YANGON • A clutch of Yangon heritage buildings have been torn down in recent months, Myanmar conservation experts said, raising fears that developers are rushing through controversial demolitions before an Aung San Suu Kyi-led government takes power.
Myanmar's main city is in the throes of a construction boom, sparked by economic and political reforms under a quasi-civilian government led by former junta generals, which is in the process of ceding power to Ms Suu Kyi's pro-democracy party following its landslide election win in November.
But historian Thant Myint-U, whose Yangon Heritage Trust has lobbied to preserve the city's crumbling colonial-era architecture, is raising alarm over a recent surge in the destruction of old buildings.
"Over the past few months we've seen a rise in the number of demolitions, including six or seven buildings downtown, and also a lot of inappropriate new construction," Thant Myint-U told Agence France-Presse yesterday.
Among the recently razed buildings were a prominent teakwood house and a shophouse, the Trust said. The historian said he suspects the uptick in demolitions is linked to the tense power transition.
"People don't really know what's on the other side of this change of government... so I think people want to rush through whatever they can," he said, adding that he expects the new Parliament to tighten building codes and regulations.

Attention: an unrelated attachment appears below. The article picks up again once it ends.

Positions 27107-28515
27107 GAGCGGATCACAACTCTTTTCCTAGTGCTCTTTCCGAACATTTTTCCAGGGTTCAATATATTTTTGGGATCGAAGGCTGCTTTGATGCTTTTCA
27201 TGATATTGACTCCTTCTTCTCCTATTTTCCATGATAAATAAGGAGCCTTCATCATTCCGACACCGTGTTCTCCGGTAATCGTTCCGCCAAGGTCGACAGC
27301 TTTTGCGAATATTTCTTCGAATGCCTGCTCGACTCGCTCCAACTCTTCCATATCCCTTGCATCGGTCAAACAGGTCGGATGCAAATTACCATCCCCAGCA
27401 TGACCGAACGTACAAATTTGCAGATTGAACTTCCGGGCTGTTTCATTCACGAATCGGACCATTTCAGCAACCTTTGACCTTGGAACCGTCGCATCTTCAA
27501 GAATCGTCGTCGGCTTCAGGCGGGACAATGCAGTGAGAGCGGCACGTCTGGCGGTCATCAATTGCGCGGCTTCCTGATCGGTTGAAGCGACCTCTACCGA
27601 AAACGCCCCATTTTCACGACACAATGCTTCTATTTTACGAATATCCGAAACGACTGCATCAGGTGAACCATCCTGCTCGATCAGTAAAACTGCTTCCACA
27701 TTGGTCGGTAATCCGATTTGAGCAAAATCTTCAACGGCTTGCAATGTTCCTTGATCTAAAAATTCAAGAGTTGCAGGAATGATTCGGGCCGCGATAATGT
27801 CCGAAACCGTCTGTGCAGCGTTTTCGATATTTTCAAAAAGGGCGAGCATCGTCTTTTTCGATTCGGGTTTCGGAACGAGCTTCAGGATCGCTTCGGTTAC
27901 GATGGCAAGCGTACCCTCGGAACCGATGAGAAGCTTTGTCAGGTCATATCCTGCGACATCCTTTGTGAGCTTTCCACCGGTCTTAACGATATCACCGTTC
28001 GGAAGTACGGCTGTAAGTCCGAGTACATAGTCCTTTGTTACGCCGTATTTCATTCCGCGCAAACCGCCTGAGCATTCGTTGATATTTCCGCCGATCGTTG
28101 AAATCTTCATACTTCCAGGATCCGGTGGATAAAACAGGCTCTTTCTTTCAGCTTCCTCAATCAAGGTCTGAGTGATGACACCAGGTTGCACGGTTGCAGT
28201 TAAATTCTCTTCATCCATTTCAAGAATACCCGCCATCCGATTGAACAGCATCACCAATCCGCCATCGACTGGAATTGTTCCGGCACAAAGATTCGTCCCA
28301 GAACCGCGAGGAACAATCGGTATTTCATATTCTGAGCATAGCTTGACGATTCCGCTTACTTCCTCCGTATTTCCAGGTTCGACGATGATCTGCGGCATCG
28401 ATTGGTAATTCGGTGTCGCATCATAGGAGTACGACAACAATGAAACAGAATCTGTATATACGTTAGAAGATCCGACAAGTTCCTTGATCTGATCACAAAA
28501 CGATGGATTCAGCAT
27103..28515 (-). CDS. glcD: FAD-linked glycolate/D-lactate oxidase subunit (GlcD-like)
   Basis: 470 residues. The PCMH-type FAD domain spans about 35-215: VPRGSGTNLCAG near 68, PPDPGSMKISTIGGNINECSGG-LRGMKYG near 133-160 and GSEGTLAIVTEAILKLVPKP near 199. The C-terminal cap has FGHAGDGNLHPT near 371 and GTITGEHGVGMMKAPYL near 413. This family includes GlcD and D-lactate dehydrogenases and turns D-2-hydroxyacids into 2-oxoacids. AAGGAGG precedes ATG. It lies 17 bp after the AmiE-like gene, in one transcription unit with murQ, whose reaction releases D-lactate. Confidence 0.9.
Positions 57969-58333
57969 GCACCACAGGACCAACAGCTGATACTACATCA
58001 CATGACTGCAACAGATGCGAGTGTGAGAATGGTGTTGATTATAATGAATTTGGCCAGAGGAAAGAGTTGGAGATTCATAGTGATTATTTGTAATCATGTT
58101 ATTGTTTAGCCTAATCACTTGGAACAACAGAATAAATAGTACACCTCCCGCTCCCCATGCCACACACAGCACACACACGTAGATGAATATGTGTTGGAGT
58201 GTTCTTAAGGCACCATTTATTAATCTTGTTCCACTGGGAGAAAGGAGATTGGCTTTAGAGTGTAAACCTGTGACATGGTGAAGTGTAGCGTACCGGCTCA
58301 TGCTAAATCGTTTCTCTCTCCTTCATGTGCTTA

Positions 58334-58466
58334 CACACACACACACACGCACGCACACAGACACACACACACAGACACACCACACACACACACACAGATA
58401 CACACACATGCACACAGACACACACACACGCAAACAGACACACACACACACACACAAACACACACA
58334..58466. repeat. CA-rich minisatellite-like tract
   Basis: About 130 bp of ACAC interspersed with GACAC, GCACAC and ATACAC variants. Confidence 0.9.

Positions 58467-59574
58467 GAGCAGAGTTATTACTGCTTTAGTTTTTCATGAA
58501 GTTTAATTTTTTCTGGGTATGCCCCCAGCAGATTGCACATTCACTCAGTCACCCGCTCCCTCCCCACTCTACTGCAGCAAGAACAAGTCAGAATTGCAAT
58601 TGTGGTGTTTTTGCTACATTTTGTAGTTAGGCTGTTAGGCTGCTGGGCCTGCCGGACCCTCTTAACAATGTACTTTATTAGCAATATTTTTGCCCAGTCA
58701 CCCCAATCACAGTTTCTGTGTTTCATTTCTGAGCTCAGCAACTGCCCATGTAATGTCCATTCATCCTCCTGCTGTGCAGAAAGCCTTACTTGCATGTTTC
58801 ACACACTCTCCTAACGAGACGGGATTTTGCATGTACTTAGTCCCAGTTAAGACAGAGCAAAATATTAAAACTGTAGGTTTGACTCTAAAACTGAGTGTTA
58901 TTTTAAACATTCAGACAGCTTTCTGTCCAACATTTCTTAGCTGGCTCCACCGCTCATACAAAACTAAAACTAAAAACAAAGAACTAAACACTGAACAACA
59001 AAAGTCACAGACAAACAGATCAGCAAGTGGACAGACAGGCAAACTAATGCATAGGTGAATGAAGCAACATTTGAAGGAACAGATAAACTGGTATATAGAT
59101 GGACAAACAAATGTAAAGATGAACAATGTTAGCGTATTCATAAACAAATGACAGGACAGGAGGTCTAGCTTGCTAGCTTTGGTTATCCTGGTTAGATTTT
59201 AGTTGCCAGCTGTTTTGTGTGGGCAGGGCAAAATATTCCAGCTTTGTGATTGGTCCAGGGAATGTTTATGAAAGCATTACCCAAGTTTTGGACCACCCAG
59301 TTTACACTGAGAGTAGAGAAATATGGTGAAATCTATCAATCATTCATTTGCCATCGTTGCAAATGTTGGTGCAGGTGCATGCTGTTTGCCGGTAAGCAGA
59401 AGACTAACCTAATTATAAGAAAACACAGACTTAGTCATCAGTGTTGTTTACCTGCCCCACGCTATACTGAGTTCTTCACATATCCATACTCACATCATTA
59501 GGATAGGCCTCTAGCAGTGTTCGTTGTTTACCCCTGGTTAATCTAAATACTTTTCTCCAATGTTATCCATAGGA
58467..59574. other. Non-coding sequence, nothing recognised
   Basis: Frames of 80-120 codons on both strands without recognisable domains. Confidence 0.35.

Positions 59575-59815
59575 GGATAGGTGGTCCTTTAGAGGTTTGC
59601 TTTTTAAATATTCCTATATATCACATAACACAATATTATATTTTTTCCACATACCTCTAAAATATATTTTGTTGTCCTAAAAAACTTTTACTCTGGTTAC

Yangon has a list of 189 recognised heritage sites, but lacks legislation to protect them, and many of the buildings have fallen into disrepair or been bulldozed to make way for new developments.
The city lies at the centre of huge changes that have swept through long-isolated Myanmar under the quasi-civilian government that replaced outright junta rule in 2011, attracting surging investment in response to the reforms.
Cranes spike the skyline, while once sleepy streets are tightly packed with newly imported cars.
The changes have also unleashed a scramble for land, sparking conflicts between often impoverished locals and the state in a nation where ownership rights are notoriously murky, and the military and elites stand accused of widespread land grabbing.
Settling these competing land claims is likely to be a major challenge for the new government.
This week, the Myanmar National Human Rights Commission raised concerns over a recent spate of evictions as government workers flattened hundreds of shanty homes in Yangon and Mandalay.
It said officials had failed to provide promised food, temporary shelter and healthcare for those made homeless in the expulsions.
"In reality there was no help for them, so they looked after themselves as best they could on the side of the road," according to its statement released on Wednesday. It also urged officials to take care of the basic needs of those affected.
In one of the controversial evictions, the authorities used mechanical diggers to destroy nearly 500 shanty dwellings on land next to an army-owned factory on the outskirts of Yangon, leaving residents destitute in what many said was a shock move after just a day's notice.
Tin May Win, 42, told AFP her family spent two decades cultivating the plot, which was a mess of wild plants when they first arrived.
"No owner ever appeared during the 18 years that I lived there," she said.